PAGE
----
In August 2012, a follow-up EKG was performed, which revealed an episode of supraventricular tachycardia (SVT) at a rate of 130 beats per minute.  Cardiologist A recommended a pacemaker and referred the patient to Cardiologist B.

The Board judged Cardiologist B’s conduct to be below the minimum standard of competence given failure to conduct a thorough evaluation prior to pacemaker implantation and given failure to justify implantation of a pacemaker.

On review of other patient charts, the Board noted that Cardiologist B lacked fundamental EKG reading skills.

The Board ordered the cardiologist to be reprimanded and take 6 hours of continuing education in EKG interpretation.

State: Arizona


Date: August 2016


Specialty: Cardiology


Symptom: Dizziness


Diagnosis: Cardiovascular Disease


Medical Error: Unnecessary or excessive treatment or surgery


Significant Outcome: N/A


Case Rating: 3


Link to Original Case File: Download PDF



California – Cardiology – Confusion, Fever, And Worsening Procedural Site After Right Femoral Artery Graft



On 12/21/2012, a 57-year-old male had a stent procedure.  Complications arose, and on 12/27/2012, the patient returned to the emergency department with complaints of right lower extremity pain, numbness, and increasing inability to move his right lower extremity.  An on-call cardiologist diagnosed a blood clot in the patient’s femoral artery of the right leg and took the patient to surgery in order to place a graft to open the artery to give the leg circulation. During the surgery, the cardiologist also performed a right femoral artery exploration, a right common femoral endarterectomy and patch, and a right femoral to above knee popliteal artery bypass.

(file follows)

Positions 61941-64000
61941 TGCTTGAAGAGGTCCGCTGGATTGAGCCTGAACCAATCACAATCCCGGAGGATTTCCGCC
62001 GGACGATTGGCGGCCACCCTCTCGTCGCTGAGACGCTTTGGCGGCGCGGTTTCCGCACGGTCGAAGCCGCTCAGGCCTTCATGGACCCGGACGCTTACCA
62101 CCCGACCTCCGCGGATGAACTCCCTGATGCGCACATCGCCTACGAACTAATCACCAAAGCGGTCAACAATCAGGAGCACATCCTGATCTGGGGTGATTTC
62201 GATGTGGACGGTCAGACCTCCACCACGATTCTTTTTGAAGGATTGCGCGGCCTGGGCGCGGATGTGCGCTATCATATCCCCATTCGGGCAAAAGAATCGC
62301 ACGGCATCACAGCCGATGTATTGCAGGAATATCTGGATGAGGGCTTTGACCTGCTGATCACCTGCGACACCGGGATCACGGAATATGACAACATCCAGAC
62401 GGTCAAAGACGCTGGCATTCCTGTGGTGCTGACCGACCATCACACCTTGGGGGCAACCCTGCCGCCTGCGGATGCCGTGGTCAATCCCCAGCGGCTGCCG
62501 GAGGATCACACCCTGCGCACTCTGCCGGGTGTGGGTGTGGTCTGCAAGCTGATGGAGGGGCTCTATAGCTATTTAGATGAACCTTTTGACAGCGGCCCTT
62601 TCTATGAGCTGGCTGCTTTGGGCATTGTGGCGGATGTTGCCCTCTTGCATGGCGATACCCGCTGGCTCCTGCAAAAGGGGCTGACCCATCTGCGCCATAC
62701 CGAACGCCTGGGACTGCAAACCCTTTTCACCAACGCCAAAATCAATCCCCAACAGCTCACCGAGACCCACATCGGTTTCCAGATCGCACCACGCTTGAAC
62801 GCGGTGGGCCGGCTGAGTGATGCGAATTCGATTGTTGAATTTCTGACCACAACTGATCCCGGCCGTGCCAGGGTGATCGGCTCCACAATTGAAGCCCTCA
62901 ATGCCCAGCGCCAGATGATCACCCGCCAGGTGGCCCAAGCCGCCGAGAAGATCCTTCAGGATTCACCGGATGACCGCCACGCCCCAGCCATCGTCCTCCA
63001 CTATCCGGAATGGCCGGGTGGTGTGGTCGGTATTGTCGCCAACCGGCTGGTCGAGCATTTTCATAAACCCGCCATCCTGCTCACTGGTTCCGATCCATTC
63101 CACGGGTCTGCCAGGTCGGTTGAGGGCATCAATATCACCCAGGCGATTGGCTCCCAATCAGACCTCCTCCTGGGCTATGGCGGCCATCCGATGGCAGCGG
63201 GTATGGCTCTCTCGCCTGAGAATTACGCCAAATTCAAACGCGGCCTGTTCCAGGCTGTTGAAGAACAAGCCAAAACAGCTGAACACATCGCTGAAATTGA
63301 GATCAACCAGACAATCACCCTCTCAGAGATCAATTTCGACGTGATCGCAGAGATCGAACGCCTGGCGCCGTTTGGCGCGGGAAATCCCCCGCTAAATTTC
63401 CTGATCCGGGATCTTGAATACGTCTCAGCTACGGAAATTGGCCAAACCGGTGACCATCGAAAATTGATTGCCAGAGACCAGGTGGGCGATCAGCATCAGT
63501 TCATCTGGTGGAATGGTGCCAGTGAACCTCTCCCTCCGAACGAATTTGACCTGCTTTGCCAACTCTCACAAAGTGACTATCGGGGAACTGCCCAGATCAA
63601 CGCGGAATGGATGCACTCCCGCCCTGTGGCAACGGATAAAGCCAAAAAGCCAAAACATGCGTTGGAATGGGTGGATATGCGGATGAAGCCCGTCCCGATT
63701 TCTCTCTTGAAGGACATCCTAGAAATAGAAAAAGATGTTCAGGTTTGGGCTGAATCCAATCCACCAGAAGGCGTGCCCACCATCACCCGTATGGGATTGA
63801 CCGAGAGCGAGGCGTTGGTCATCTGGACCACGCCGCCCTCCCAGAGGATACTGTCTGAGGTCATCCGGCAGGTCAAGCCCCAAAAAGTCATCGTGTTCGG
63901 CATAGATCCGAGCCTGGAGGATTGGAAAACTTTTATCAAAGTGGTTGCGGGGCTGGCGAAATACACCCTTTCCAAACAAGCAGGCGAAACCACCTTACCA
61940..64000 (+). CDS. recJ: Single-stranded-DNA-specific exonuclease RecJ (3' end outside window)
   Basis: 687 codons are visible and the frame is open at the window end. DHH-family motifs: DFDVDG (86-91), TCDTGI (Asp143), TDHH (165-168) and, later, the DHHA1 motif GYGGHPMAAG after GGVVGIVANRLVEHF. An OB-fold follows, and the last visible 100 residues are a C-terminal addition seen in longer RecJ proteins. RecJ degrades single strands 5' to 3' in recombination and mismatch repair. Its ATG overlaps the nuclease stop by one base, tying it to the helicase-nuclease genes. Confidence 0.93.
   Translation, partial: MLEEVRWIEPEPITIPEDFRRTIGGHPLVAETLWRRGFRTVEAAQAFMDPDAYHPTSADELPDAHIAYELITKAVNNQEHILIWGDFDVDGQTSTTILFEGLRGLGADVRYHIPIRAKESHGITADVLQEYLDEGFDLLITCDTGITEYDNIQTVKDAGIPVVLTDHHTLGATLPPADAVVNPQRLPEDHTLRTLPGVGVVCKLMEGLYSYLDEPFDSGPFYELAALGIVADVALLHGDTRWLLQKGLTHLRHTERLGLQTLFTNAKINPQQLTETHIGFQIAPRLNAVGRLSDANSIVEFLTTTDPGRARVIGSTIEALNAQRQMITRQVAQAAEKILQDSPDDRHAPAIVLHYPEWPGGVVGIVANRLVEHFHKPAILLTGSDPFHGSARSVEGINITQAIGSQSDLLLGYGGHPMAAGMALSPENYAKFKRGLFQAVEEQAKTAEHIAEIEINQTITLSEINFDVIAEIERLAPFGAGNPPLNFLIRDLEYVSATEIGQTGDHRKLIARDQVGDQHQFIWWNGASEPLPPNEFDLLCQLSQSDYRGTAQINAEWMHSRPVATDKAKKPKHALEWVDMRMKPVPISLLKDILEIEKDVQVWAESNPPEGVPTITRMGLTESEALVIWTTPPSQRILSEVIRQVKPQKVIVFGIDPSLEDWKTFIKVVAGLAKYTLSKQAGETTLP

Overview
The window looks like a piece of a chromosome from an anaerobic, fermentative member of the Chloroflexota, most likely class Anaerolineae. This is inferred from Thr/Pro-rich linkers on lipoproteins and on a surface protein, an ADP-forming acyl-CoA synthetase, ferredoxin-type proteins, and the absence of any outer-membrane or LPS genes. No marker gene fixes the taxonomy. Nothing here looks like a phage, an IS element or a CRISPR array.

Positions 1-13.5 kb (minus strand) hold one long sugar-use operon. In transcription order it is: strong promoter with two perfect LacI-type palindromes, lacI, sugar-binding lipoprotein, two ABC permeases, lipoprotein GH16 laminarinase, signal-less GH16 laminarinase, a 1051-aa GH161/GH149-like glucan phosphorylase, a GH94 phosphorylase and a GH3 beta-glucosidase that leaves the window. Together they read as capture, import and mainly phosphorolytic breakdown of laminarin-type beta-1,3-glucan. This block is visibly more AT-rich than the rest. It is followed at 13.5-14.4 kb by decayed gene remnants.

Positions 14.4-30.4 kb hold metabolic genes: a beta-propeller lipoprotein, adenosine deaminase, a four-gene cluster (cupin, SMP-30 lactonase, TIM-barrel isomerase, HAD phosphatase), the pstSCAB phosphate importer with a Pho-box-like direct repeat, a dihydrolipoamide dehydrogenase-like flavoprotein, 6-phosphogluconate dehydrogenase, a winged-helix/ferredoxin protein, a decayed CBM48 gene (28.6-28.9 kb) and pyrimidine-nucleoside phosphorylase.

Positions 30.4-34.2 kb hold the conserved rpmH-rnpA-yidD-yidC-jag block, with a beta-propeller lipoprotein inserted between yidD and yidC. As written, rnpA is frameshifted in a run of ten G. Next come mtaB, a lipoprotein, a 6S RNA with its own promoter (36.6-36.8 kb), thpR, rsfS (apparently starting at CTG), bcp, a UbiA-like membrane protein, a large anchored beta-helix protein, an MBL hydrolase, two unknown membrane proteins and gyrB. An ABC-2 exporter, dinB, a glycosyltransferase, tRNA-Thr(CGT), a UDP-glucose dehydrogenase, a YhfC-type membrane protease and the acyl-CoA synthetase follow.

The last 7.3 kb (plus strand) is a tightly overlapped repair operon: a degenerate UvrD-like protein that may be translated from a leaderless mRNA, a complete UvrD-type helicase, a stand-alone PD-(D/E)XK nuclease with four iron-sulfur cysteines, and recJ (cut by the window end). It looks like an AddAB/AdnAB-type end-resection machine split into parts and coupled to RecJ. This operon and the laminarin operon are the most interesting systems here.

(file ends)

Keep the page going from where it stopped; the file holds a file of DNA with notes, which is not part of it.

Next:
On the fourth post-surgical day, 12/31/2012, the patient was noted to be confused and had an atrial fibrillation rhythm, by telemetry, which then returned to a normal rhythm the next day.  On 1/1/2013, the patient had a swollen surgery site and complained of sweats and shakes. A low-grade fever was noted in the record. On 1/2/2013, there was documentation of increased erythema and drainage from the right groin wound.  Wound cultures were obtained, which demonstrated large numbers of gram-negative species present. The patient was again suffering from confusion, which combined with the bacterial culture result, were clues to the patient suffering from systemic and graft infection.